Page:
AFP
1 minute read
19 Oct 2016
2:32 pm

Myanmar ferry disaster death toll tops 50

AFP

But officials who believe up to 250 may have been aboard fear the death toll could top 100 as they search through the boat.

In this handout photograph released by the Myanmar Fire Services Department on October 17, 2016, government rescue personnel from the Myanmar Fire Services Deparment transport a victim's body during a search operation after a ferry capsized on the Chindwin River near Monywa city in Sagaing region. Searchers have recovered 25 bodies from a ferry that sank in central Myanmar and expect to find scores more corpses as workers begin raising the boat from the riverbed, officials said on October 17. A total of 154 people have been rescued since the boat sank early on October 15 on the Chindwin River about 72 kilometres (45 miles) north of the city of Monywa. / AFP PHOTO / MYANMAR FIRE SERVICES DEPARTMENT / STR / RESTRICTED TO EDITORIAL USE - MANDATORY CREDIT "AFP PHOTO / MYANMAR FIRE SERVICES DEPARTMENT " - NO MARKETING NO ADVERTISING CAMPAIGNS - DISTRIBUTED AS A SERVICE TO CLIENTS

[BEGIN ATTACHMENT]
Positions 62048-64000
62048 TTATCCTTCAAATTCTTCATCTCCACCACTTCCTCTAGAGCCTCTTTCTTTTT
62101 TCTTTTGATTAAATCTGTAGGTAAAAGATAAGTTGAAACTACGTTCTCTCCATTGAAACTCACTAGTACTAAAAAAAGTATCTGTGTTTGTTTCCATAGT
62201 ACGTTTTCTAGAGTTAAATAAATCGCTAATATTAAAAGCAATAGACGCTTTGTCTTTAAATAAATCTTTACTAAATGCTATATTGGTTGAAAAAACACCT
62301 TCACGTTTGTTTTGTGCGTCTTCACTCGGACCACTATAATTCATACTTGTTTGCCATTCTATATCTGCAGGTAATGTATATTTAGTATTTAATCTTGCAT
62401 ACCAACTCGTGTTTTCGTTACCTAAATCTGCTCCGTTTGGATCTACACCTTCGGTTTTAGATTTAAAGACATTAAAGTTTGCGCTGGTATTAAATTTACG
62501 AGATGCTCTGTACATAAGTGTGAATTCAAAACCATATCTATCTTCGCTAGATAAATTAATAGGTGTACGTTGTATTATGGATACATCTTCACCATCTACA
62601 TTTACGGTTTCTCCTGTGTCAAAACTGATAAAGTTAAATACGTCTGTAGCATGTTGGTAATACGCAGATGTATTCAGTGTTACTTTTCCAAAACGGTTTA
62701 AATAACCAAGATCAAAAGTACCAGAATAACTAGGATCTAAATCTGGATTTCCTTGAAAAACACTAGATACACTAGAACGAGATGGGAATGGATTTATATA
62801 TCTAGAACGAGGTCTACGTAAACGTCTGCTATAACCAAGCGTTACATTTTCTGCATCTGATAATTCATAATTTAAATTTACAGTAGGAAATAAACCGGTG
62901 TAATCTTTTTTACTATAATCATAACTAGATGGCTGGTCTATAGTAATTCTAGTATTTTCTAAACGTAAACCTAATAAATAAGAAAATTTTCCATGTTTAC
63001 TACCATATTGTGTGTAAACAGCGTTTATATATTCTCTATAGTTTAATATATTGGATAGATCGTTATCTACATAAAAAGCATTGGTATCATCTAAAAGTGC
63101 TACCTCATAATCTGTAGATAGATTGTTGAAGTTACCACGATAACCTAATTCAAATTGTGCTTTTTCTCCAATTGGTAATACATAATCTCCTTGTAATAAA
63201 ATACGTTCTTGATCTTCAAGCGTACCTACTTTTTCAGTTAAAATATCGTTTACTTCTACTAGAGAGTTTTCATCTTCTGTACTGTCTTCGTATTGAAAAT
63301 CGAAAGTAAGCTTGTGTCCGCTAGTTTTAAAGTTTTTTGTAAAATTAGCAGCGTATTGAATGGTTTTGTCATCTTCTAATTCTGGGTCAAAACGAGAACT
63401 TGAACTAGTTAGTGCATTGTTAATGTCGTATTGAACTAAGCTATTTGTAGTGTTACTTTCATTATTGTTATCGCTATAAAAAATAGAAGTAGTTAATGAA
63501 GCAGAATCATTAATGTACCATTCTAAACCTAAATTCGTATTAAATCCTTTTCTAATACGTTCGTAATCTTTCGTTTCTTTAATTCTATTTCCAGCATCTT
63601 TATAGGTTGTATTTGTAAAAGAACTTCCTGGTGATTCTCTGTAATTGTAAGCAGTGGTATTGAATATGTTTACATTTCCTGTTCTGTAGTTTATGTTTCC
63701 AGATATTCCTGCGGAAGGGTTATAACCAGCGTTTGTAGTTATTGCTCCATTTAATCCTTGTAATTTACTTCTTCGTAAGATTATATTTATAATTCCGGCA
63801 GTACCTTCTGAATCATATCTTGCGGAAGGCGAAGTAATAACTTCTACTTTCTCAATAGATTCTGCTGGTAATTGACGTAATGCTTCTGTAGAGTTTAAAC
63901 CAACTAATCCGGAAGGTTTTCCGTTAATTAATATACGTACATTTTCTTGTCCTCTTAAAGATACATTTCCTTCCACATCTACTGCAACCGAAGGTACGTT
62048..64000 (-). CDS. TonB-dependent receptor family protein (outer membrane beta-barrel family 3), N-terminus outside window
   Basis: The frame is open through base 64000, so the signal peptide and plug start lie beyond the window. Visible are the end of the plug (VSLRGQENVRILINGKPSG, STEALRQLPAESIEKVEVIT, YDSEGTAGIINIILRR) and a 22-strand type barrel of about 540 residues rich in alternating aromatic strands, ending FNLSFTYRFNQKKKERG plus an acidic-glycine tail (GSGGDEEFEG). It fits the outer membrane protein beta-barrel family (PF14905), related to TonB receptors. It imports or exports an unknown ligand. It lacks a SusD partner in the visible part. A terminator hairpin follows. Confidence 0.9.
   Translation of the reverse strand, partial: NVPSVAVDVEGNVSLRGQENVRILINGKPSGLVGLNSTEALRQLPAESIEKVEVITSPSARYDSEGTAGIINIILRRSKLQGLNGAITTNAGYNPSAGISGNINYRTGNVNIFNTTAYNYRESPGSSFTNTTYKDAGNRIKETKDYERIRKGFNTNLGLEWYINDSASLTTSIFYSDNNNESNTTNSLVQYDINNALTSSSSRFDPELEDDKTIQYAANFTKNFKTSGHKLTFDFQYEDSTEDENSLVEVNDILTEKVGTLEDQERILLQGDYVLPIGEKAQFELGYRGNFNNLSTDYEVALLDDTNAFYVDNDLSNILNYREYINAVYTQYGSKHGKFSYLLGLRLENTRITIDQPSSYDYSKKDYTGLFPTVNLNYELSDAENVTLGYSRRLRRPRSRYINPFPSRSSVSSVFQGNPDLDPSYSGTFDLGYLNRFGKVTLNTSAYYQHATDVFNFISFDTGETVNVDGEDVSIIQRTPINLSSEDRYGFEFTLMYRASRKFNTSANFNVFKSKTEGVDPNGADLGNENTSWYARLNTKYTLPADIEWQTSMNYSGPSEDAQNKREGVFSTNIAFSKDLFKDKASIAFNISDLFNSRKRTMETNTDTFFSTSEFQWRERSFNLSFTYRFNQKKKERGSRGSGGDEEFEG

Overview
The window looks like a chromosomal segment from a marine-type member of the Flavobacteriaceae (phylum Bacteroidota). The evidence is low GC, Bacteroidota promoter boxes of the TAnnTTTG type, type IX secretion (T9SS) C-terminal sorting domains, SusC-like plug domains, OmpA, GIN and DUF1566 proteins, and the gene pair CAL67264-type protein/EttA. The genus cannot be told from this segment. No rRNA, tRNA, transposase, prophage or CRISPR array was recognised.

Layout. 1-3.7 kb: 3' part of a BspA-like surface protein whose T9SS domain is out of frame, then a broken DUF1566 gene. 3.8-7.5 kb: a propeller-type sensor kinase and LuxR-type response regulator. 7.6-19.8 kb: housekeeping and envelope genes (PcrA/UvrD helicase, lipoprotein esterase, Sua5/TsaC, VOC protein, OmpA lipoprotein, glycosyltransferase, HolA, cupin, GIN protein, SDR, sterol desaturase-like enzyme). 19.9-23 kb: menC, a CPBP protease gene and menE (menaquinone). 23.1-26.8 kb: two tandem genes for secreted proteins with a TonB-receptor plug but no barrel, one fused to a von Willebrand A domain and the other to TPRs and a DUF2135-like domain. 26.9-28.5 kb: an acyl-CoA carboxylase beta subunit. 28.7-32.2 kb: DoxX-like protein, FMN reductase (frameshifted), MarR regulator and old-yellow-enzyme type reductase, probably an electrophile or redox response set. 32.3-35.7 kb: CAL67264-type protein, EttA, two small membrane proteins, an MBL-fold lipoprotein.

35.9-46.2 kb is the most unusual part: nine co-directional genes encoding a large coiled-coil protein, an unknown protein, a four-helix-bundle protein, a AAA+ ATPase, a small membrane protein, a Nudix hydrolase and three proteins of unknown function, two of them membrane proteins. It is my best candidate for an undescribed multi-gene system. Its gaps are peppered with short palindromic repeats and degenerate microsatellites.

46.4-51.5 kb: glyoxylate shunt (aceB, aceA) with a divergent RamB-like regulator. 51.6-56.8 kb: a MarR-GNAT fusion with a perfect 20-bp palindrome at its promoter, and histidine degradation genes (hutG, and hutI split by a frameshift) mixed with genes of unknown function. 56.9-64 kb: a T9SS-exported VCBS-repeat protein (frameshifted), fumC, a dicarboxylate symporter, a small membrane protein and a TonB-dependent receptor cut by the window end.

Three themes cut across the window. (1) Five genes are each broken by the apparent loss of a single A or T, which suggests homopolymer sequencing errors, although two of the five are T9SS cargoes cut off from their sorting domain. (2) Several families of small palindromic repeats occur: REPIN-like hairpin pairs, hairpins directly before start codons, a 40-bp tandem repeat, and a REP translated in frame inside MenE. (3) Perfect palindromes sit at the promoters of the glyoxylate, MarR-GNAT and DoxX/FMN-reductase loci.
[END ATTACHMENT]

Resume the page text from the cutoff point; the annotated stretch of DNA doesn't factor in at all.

More than 50 bodies have been recovered from a ferry that sank in central Myanmar, a local official said Wednesday, warning the toll would keep rising as workers raise the capsized boat.

The overloaded vessel, whose passengers included scores of teachers and university students, went down early Saturday on the Chindwin River in the Sagaing region.

Some 150 people were rescued after the ferry sank on its way to Monywa, a city around 72 kilometres (45 miles) to the south. But officials who believe up to 250 may have been aboard fear the death toll could top 100 as they search through the boat.

Bloated corpses floated to the surface as searchers hauled the top part of the brightly painted ferry out of the water with cranes on Wednesday.

“The total death toll has now reached 53,” Sa Willy Frient, the local director of social welfare and resettlement who is leading the operation, told AFP.

“We are not sure if we can lift the whole sunken boat tonight. There could be many more dead bodies downstairs.”

Local monks have held memorial services for the dead, most of whom are thought to be women.

At least four of the boat’s staff have been arrested and will face legal action, according to local authorities.

Shipwrecks are common in Myanmar, a mostly rural and poor country with rudimentary transport infrastructure.

Many living along the nation’s flood-prone river systems rely heavily on ferries, which are often overcrowded and poorly maintained.

The European Union said it was “deeply saddened” by the disaster, and expressed “heartfelt condolences” to the families and friends of the victims.